I called her on a sunny Sunday morning. I got a little nervous once the phone started ringing. Would she be in church, or had I assumed that she, like me, didn’t go to church? Should I have sent a text first? Would she be willing to speak with me? Should we speak in English or Swahili?
She answered the phone on the fourth ring. She sounded a little preoccupied, but said she could spare a few minutes to speak with me. A few minutes turned into about half an hour, during which she drew me in with her story, her voice confident yet faltering over some words, determined to speak in English because she had clearly discerned that that would be easier for me – unfortunately.
Imagine losing your husband at 27 years old, five years after getting married, and while pregnant with twins, unemployed, and with two other children under four.
What would you do?
Everlyn knew what she needed to do. She needed to find a job. Quickly. With kids to clothe and feed and a landlord demanding 500 bob rent for her single room in Kibera each month, there was no time to wallow in self-pity.
Formal employment wasn’t an option, because nobody was going to hire a heavily pregnant Form 2 dropout with no papers or professional experience. So she turned to what seemed like the easiest thing to do.
Everybody needs water, and water in Kibera is big business. She was going to become a water vendor.
Every morning, she would leave home to fetch water for sale, competing with men who had been in the business much longer than her, and women who viewed her as unwanted competition.
But motherhood has a way of toughening you up, and knowing she had four little ones depending on her made her wake up each morning. There was no option. This was about survival. So for two years, she fought her way through each day, gritting her teeth in the face of every new challenge, the determination to give her kids more than she had pushing her to do everything she could to provide for them.
But the water business proved to be too difficult, and she wanted out. She was tired of the backbreaking labour, the insecurity, the dirty competition. She needed a break. Was that too much to ask for? Had she not worked diligently, earned an honest living and taken care of her kids alone? Would it be so wrong for her to want an easier life?
As luck would have it, one of the few friends she had made in the water business introduced her to something new: peanut butter.
So in 2011, with a starting capital of 2,000 shillings, Everlyn started buying peanuts and hiring a machine to grind them into peanut butter. This new business earned her a profit of 1,500 shillings a week. It wasn’t much, but it was a start.
A year later, she was able to take a 40,000-shilling loan and buy her own machine. Now in addition to making her own peanut butter for sale, she could charge other people a little amount to use her machine. Before long, she was selling 15 jars a week and making additional cash from leasing her machine.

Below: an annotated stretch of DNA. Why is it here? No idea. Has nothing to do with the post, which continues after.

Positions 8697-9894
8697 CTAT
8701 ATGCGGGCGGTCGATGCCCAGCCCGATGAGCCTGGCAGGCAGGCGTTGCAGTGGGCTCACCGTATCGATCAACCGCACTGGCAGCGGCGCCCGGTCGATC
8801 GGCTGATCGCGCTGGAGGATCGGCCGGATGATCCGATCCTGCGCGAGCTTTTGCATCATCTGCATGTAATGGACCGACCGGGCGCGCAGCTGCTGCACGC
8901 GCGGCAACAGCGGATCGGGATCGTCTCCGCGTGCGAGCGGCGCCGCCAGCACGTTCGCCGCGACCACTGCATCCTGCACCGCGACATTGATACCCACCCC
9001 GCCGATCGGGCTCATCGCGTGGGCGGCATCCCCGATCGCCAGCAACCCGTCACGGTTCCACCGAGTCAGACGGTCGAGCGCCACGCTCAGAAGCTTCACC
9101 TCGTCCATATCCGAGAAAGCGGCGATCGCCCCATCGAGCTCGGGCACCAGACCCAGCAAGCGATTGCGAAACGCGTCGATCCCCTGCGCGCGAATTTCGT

Things were beginning to look up.
But working long hours to get that money was keeping her away from her kids, and she hated hearing that while she worked, her older kids were selling scrap metal and used plastics to get that extra coin. She didn’t have much, but she wasn’t ready to live like she had nothing, and she certainly wasn’t going to let her kids get too familiar with a life of struggle.
That fierce desire to protect her children from this big, bad world is what eventually got her out of Kibera.
In 2017, Everlyn sold everything she had and moved to Kayole. She wanted a fresh start. But she wasn’t going to leave Kibera behind. It was where she had learned the peanut butter business, and where majority of her customers still were. So she began splitting her time between Kibera and Kayole, beginning her day at 5am every day and not getting back home until 9pm.
It’s been tough, but she’s beginning to enjoy the sweet taste of success.
Today, she sells 40kg of peanut butter a week. She goes door to door, hawking her nutty goodness, sealing deals, making her money. Her product is not fancy. It’s just homemade peanut butter in a plastic jar with a simple red label that reads: Everlyn’s Peanut Butter.
But every jar is a testament to her strong will: her determination to annihilate any obstacle that comes her way, and to put everything she has into securing her children’s future. She says that all she wants is to give them a better start than she had, so that one day they’ll be proud of her and take care of her when she can no longer take care of them.
Everlyn doesn’t want to hawk peanut butter all her life. She wants to expand her business and one day supply big supermarkets. Her dream is to have people coming to her for business, not her going to them. But in the meantime, she’s happy to come to you, and that’s why she’ll be at the Asenka Community Market on Sunday, 29th April 2018.
To place an order you can reach her on 0705 405 683.